Oppression takes a toll, including a tragically high suicide rate. But the T/Q prisoners who speak out in this book have strong survival skills, remarkable resilience and a sense of humanity that are impressive and inspiring. The spirit is aptly captured by this quote from Audre Lorde: “Within the war we are all waging with the forces of death, subtle and otherwise, conscious or not — I am not only a casualty, I am a warrior” (141). Captive Genders opens with the seminal Stonewall Rebellion of June 1969, when sexual and gender outsiders in New York rose up against police harassment and brutality, and the book ends with a Resource List of organizations that fight for T/Q people and against the PIC. Kim Love herself, now out of prison, is a dedicated activist in the Transgender, Gender Variant, Intersex Justice Project.

As several essays (e.g. S. Lamble’s) make clear, the path to T/Q self-determination is not the one advocated by some predominantly white and middle class LGBT (lesbian, gay, bisexual, transgender) groups: assimilation into the mainstream. Instead the only direction for achieving fundamental change is to join with all of the oppressed — based on racism, elitism, sexism, homophobia, transphobia, ableism — to transform society. At the same time, T/Q liberation adds an essential dimension to prison abolition, not only in counteracting a division among prisoners but also in showing how the strict enforcement of the gender binary and stereotypes — the pressures for men to always be “macho” and for women to appear “weak” — limit everyone’s humanity.

Prison abolitionists aren’t just advocates for a narrow sector of the oppressed, prisoners. Even more, we are for safe, healthy, self-determining communities that have the resources needed to flourish. The criminal justice system works totally at cross-purposes to that vision. On one level the punitive approach promotes more harm and violence, while the costs of prison drain off public funds needed for positive programs. But the contradiction is even more fundamental. The war on crime and the mushrooming of incarceration — the U.S. prison population is now eight times what it was in 1973 — has been the spearhead for turning back the advances by the Black liberation movement and the many other struggles for social justice it helped inspire in the 1960s and early 1970s. The Julia Sudbury essay is particularly good at sketching the history of Black struggle, (and Stephen Dillon’s relates the heightening of repression to the imposition of brutal neoliberal economic policies throughout the world). That overwhelming counterattack is a central reason we are so limited today in having strong community organizations that can serve as examples of effective alternative solutions to crime. The answer to our weakness cannot be to strengthen the very forces that ravaged and undermined our communities. We need to do the very opposite: build strong movements and develop solidarity among the oppressed.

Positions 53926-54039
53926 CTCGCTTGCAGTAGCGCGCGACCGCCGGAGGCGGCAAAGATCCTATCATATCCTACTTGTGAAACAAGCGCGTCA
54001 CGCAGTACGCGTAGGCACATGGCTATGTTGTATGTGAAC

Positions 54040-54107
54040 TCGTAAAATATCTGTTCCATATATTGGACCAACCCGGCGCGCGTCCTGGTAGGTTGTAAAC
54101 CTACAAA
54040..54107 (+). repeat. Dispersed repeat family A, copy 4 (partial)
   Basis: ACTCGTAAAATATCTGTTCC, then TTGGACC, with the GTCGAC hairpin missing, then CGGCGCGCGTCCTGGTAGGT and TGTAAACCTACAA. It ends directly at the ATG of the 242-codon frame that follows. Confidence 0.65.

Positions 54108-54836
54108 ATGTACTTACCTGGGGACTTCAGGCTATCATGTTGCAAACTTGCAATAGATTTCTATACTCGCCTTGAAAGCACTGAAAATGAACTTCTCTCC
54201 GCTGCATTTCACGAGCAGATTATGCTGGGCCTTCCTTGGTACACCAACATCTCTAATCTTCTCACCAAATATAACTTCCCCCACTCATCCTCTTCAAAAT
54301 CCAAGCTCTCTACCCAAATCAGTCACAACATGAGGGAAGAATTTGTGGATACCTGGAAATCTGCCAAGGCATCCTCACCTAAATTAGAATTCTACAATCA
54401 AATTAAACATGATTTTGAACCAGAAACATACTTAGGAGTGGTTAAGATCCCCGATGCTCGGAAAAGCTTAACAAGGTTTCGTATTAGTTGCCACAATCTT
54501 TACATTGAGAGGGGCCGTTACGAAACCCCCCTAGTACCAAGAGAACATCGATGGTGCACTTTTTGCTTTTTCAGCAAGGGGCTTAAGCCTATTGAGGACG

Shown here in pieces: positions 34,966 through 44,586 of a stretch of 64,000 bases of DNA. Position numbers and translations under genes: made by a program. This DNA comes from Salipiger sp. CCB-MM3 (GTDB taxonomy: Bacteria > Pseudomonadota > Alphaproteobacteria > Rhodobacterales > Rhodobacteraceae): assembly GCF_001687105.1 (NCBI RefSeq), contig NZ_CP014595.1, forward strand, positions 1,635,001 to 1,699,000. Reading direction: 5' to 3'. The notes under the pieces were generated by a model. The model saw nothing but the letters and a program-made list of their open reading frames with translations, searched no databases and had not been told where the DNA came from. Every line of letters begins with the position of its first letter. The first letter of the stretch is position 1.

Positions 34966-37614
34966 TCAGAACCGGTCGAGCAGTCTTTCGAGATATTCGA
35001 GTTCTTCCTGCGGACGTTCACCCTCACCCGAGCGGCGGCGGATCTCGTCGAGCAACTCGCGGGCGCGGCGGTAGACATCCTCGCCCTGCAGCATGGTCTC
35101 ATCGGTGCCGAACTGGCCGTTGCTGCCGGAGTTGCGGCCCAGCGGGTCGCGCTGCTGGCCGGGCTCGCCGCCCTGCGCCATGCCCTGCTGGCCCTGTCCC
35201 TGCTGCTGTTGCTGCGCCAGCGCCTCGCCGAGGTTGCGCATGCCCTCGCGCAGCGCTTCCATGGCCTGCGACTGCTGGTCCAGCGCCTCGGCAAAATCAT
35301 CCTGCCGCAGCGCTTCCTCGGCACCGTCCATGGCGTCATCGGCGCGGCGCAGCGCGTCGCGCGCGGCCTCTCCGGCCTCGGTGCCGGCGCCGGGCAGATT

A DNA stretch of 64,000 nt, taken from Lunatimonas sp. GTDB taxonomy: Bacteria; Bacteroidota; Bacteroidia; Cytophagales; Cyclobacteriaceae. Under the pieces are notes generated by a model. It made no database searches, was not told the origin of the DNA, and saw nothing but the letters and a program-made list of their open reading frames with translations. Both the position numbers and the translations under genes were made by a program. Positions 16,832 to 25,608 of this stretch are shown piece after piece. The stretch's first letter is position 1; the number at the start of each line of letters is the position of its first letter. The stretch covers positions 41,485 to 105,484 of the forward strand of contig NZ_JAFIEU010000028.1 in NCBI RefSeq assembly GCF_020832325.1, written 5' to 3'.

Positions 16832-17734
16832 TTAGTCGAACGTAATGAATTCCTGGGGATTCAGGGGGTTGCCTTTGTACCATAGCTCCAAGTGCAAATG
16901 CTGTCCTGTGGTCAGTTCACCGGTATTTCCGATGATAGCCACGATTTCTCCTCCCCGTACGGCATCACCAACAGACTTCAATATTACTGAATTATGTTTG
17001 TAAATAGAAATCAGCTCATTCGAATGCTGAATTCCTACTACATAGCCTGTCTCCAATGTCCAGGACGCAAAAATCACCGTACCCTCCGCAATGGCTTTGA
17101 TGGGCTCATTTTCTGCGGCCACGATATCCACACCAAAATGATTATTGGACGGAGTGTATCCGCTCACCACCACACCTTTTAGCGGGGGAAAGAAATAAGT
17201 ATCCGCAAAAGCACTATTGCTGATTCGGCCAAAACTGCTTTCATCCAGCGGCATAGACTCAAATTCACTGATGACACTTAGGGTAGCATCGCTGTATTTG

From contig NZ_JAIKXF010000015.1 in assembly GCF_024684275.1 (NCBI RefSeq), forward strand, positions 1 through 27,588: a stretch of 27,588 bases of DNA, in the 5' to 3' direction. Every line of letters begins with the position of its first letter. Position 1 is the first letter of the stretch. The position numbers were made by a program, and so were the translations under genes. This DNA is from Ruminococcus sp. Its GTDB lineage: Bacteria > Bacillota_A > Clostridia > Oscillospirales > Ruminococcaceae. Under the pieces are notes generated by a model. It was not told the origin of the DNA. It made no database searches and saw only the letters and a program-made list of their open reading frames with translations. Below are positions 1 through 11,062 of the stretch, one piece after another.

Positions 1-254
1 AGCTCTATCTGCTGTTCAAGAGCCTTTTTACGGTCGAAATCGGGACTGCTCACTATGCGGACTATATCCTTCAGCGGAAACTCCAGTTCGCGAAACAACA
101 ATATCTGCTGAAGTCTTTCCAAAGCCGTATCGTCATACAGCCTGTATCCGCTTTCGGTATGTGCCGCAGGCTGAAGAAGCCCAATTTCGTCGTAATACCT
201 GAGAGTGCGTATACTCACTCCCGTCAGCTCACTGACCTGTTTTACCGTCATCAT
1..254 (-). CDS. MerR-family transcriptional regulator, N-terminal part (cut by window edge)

Some of the worst conditions prevail in immigration detention centers, where medical neglect has been scandalous. Victoria Arellano was a transwoman from Mexico who had a job and also volunteered at a drug and alcohol facility in Los Angeles. She was HIV+ but maintaining good health with her medications when she was arrested on minor charges and then sent to an immigration detention center in San Pedro in April, 2007. There, denied her AIDS medications, she developed a high fever and vomiting–but still did not receive the needed medical care. Her death after two months of detention, at the age of 23, is unconscionable.

There was another dimension in this tragic situation–the response of her fellow detainees. These men regularly bathed her face with wet washcloths to try to bring down her fever and at the same time assertively demanded the needed medical care. Reportedly at one point 80 detainees refused to line up for count and instead loudly chanted, “Hospital! Hospital! Hospital!” Let’s take heart from those men in San Pedro and work full-heartedly for unity among the oppressed, to end the PIC, and to instead develop safe, healthy, self-determining communities for all of us.

David Gilbert

David Gilbert is a political prisoner, author, and mentor. He is the author of No Surrender: Writings from an Anti-Imperialist Political Prisoner, a book of essays, and the new memoir Love and Struggle: My Life in SDS, the Weather Underground, and Beyond.  Readings from his new memoir by Gilbert, Sundiata Acoli, Mumia Abu-Jamal and others can be heard here.